Sin Boldly! – Part One: The Paradoxical Garden

This blog has experienced a long absence of anything new posted because I lost internet for three weeks. This did not mean, however, that I had stopped writing. I began working on an extensive project to lay down what I felt was the groundwork of my current theological mindset – half an attempt at therapy because of my recent rapid loss of enthusiasm for a religion I felt marginalized and disappointed me, and half an attempt to put into words what I believe.

Lately I’ve been introduced to a quote by Martin Luther which has reinvigorated my theological outlook on life. Luther infamously declared, “Sin boldly!*” While Luther and I have come to theological disagreements, two things we believe in common – the mercy of God is paramount to any Christian faith, and it is impossible to get through life without sin. Reliance on Christ is the key. When Luther made his famous declaration, he meant not to go out and sin but that it is impossible to not sin. Therefore, we cannot sit idly by, petrified that we may make mistakes. Of course we’re going to make mistakes; this is inevitable. Thus, we go out and sin boldly, doing all that we can that we believe to be right, and rely on God’s ability to read our hearts and find our good intentions, despite our imperfect actions.

This idea comes into play when my wife and I recently discussed a most distressing and perplexing situation in the Garden of Eden narrative. My wife is of the opinion that the entire story is allegorical rather than factual. I’m more reluctant to abandon the Garden of Eden as a factual narrative. However, we both agree that the Garden of Eden is useful only if we apply it to our lives as a metaphor – we’re taught as much in the temple. This brought us to a very morbid conclusion. God gives Adam and Eve contradictory commandments – multiply and replenish the Earth, and don’t eat the fruit of knowledge of good and evil. You can’t complete one without breaking the other. What kind of a cruel, arbitrary God would do that? He counsels harshly against the prospect of sin and yet purposely sets up a situation where sin is impossible to escape.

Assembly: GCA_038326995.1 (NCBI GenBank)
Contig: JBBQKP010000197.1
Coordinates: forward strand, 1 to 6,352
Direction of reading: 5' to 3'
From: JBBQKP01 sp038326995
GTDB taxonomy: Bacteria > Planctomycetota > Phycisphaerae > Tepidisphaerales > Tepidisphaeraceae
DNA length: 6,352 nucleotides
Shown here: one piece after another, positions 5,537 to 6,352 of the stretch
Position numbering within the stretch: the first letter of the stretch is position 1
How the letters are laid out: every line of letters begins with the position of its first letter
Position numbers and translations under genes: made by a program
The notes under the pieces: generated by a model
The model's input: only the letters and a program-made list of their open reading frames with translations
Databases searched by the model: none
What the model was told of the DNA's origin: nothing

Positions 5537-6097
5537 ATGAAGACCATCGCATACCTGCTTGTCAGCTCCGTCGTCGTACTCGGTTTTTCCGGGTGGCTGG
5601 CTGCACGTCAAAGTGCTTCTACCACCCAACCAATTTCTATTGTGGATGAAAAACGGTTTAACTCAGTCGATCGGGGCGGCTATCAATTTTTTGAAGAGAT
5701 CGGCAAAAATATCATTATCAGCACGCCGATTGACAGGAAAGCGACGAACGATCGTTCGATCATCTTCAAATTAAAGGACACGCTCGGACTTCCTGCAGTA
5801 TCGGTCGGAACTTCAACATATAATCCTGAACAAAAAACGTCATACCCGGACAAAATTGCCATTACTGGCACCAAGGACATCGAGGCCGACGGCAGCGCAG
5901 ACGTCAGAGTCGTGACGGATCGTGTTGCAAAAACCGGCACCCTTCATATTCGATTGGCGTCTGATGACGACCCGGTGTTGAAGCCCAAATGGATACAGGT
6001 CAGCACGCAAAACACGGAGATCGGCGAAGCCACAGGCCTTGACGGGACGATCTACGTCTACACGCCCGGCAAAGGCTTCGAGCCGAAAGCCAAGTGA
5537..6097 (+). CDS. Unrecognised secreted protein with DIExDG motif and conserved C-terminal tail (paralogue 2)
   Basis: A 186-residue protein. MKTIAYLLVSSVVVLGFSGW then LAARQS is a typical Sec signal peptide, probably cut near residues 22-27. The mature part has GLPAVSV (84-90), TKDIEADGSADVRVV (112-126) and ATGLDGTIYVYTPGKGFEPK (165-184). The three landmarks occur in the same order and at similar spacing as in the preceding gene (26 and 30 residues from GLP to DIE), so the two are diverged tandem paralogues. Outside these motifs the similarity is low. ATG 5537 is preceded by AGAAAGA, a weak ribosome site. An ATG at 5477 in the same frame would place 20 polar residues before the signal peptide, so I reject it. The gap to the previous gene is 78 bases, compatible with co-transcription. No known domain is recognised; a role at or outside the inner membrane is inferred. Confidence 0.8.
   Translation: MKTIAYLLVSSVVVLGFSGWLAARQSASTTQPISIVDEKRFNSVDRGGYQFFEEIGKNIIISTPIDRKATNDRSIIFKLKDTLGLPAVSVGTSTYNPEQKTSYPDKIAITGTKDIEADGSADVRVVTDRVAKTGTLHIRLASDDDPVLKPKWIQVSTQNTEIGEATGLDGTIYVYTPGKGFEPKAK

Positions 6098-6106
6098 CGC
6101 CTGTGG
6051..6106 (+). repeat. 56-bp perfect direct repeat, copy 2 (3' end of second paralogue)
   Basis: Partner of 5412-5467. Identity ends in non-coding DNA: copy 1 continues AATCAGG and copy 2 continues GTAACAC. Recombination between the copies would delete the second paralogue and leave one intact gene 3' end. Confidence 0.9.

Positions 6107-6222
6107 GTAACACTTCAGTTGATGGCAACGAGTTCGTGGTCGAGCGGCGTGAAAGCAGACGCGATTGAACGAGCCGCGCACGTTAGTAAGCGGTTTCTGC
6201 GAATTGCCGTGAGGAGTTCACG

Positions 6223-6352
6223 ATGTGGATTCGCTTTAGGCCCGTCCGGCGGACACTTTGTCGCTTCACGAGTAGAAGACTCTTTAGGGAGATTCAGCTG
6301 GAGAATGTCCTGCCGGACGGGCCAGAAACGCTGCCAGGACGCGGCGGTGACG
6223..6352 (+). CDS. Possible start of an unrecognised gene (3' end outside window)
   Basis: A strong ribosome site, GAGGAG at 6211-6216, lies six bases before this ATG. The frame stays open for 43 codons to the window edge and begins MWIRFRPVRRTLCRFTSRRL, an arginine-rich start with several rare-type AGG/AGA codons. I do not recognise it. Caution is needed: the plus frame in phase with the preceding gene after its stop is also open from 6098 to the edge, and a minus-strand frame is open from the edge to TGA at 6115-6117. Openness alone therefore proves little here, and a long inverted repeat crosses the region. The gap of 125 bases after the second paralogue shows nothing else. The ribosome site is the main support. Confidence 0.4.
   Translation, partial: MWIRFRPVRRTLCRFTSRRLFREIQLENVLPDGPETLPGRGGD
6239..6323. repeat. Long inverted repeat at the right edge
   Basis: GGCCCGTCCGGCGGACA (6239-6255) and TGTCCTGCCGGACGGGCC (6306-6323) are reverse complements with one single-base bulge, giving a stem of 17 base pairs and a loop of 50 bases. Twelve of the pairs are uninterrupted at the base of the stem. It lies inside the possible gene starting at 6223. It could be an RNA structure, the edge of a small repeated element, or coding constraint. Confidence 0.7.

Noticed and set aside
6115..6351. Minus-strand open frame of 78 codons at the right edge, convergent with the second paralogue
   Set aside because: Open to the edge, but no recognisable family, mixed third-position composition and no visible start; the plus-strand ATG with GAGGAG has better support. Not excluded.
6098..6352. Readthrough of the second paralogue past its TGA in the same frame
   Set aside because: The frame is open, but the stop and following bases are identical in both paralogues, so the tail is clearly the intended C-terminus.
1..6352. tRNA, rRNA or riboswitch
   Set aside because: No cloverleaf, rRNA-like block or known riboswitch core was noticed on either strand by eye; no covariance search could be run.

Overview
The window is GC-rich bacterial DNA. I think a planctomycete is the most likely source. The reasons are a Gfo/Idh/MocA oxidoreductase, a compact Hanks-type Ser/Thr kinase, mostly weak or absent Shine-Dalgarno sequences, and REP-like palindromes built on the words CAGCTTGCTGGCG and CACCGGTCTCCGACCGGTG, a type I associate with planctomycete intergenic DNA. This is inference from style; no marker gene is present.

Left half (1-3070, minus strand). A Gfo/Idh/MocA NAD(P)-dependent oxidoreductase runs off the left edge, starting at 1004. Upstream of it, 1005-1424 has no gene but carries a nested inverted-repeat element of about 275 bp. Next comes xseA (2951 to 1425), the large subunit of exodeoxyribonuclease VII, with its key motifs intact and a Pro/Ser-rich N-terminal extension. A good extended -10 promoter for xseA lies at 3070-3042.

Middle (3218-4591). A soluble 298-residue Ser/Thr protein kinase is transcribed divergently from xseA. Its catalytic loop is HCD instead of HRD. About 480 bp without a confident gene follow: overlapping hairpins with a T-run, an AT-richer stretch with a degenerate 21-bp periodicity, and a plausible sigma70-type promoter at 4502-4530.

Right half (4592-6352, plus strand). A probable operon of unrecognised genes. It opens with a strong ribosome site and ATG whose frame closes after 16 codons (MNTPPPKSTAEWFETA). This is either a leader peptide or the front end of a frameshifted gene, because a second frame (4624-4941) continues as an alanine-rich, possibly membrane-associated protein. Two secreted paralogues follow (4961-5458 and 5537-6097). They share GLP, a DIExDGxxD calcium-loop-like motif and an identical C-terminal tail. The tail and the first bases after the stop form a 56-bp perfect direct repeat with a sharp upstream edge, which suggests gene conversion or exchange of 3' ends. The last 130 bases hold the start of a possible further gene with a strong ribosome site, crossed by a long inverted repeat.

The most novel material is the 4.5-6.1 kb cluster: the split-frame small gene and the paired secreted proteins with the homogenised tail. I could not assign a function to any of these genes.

This troubled my wife and I greatly. If the Adam and Eve narrative is a metaphor for our lives, it would then lead that perhaps our lives are also made up of contradictory commandments. In fact, we see this all the time. We are to honor our father and mother, yet cleave unto our spouse and leave our parents. God tells us to keep the Sabbath holy, but His Son tells us that sometimes, the proverbial ox falls into the proverbial mire, and you need to do everything you can to save the ox. Sometimes, it feels like God sets up the impossible situation for us as well; in fact, we may very well suspect this to be the case. He commands us one thing and yet commands another that seemingly contradict each other. Hence, we have a multitude of varying religious beliefs and ideologies that clash and sometimes war against each other.

Needless to say, the idea of such a God disturbed us. What would be the purpose, the intention behind such a scenario? My wife and I have struggled with this concept for years; I remember wrestling with this subject during the early years of my mission while she never found any comfort in the Garden of Eden narrative – only fear.